Sunday, September 6, 2009

Lesson of the Sorting Hat (UU homily)

Cynthia Parkhill in Hogwarts cardigan at Unitarian Universalist Community of Lake County, Calif.
You are a first-year student at the Hogwarts School of Witchcraft and Wizardry. You boarded the train at Station 9 3/4 and the Hogwarts Express has transported you to Hogwarts.

You disembark from the train and are met by the groundskeeper Hagrid. You are ferried across the lake and ushered into the great hall.

Now you face the pivotal moment that will forever define your career at Hogwarts. When the Sorting Hat is placed upon your head, into which house will you be placed? Gryffindor? Slytherin? Ravenclaw? Or Hufflepuff?

When we first encounter the Sorting Hat, it is Harry Potter’s first year at Hogwarts. The hat’s recitation provides our first introduction to the very different values that each school’s founder most prized:

By Gryffindor, the bravest were
Prized far beyond the rest;

For Ravenclaw, the cleverest
Would always be the best;

For Hufflepuff, hard workers were
Most worthy of admission;

And power-hungry Slytherin
Loved those of great ambition
— “Harry Potter and the Goblet of Fire”

In successive years, however, the hat’s recitation takes on an edge of warning:

“Though I must fulfill my duty
And must quarter every year

Still I wonder whether sorting
May not bring the end I fear.”
— “Harry Potter and the Order of the Phoenix”

The hat’s concern takes on a note of validity when you consider that from sorting onward, students at Hogwarts socialize exclusively with people in their own house. Harry Potter, the Weasley clan, Hermione and Neville Longbottom. Gryffindors socialize with Gryffindors and their arch rivals are in Slytherin.

Thinking back to my own years in Calistoga Junior/Senior High School, I remember how intense were the rivalries between my school and its arch-rival, St. Helena. And yes, this adversary was portrayed in these terms. St. Helena was the arch-rival of Calistoga.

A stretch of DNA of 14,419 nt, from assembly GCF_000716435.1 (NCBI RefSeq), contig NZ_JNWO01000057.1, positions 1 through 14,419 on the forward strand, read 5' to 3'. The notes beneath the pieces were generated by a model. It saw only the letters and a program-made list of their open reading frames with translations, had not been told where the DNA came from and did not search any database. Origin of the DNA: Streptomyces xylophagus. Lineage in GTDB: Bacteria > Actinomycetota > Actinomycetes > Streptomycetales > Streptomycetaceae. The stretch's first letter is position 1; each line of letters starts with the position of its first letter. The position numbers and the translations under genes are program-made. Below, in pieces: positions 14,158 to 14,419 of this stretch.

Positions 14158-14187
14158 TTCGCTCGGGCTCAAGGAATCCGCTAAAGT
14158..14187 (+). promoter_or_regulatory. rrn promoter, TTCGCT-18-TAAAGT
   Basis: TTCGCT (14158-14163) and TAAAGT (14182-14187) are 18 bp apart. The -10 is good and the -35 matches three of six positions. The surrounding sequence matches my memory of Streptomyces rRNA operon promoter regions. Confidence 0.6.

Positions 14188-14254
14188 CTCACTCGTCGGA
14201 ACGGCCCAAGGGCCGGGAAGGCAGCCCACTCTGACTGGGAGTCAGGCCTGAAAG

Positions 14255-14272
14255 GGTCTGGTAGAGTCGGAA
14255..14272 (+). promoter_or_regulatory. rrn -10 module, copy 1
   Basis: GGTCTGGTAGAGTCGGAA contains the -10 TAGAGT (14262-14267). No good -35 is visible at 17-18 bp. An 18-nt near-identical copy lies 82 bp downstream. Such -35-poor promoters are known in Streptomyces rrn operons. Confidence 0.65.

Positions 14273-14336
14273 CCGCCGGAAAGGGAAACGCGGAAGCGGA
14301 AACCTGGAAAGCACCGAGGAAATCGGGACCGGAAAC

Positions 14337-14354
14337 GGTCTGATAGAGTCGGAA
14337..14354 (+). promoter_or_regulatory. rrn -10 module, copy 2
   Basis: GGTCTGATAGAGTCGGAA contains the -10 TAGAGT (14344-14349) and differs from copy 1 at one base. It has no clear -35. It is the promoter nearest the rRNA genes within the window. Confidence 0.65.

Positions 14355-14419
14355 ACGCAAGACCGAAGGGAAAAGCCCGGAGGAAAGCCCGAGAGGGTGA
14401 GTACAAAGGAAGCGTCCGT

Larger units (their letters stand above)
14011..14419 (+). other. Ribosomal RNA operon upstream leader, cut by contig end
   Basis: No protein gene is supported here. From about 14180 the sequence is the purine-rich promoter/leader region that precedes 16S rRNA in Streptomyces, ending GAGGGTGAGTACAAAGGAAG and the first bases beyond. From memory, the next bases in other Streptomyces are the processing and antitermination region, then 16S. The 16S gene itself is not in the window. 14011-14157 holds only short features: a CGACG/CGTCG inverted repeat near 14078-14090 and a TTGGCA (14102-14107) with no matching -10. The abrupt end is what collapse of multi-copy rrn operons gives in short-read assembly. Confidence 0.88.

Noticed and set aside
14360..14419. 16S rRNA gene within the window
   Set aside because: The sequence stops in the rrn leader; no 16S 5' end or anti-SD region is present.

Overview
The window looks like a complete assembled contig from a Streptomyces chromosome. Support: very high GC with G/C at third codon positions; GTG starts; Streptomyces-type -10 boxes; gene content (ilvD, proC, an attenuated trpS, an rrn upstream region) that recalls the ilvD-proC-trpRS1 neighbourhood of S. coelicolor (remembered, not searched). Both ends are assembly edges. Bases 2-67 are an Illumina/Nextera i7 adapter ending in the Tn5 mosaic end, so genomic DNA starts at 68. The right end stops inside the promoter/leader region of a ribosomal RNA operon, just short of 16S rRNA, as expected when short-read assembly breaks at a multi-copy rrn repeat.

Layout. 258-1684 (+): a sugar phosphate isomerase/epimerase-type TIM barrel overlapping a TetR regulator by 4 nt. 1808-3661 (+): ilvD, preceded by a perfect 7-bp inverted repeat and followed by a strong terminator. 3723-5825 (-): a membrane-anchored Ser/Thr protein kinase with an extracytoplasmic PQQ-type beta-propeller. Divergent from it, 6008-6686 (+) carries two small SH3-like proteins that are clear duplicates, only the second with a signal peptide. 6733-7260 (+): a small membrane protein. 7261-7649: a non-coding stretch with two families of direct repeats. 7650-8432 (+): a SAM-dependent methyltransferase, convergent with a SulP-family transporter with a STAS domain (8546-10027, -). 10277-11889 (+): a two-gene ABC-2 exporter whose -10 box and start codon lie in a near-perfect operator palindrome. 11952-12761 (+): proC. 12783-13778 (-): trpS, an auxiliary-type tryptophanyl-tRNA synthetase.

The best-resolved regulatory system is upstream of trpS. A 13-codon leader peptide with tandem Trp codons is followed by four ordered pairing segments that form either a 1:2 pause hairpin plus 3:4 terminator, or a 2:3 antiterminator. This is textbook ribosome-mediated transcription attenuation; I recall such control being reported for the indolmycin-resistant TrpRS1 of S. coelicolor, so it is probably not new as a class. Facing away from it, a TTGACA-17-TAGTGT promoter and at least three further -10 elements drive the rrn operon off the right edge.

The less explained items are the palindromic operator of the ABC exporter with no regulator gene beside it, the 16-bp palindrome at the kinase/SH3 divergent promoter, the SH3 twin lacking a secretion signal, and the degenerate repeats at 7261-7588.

In our religious faith, how similarly do we sort ourselves into Houses? How easy it is to emphasize the differences in our beliefs, the choice of scripture or prophet or the identity that we project upon the divine. An old white man with a beard. A Jesus of European ancestry, despite the historical man's origins in the middle east. Perhaps, for you, the divine is a goddess that embodies the sacred feminine.

How easy to allow those differences to obscure our similarities and take on overwhelming importance.

My experiences have led me into the “Houses” of several religious faiths. When I was growing up, my mom took me to services at the Presbyterian Church. When I was old enough to make an informed decision, I was baptized into the Presbyterian congregation.

My first experience with religious bigotry occurred a short while later when my father was hosting a retreat for the members of his congregation, which were conservative evangelicals.

A creek ran through my father's property and the church used it for immersion baptisms. A woman present asked if I had been baptized and when I told her I was, she reacted with disdain that I was “sprinkled” and not “immersed.” This judgemental attitude made a bad impression for me of evangelical Christianity.

Too many times, in the years that followed, many people I met who loudly proclaimed themselves Christians, fell short from practicing the teachings of the historical Jesus. Instead of embracing the beatitudes or the Golden Rule, they exhibited complacency, self-righteousness and a judgmental attitude.

But don't think I'm only picking on Christians; I've explored several other traditions.

A few years ago, my husband and I began attending local Jewish services. I was attracted to the Judaism portrayed by Tikkun magazine and the Network of Spiritual Progressives, which engages with God’s mandate to heal the world. We even considered conversion.

I was appalled one day when a Jewish couple, during a local book study group, blithely advocated killing every Arab man, woman and child.

As Liberty Magazine has pointed out, nearly every world religion has a version of the Golden Rule, and yet time and again, people subvert these common teachings and instead focus upon their differences. A Christian is likely to identify as a Catholic or Protestant, Baptist, Evangelical, Methodist, Lutheran, the list goes on. There are Sunni and Shiite Muslims. If you are Jewish, you may be Orthodox, Hasidic or Reform; you may even identify as a Messianic Jew.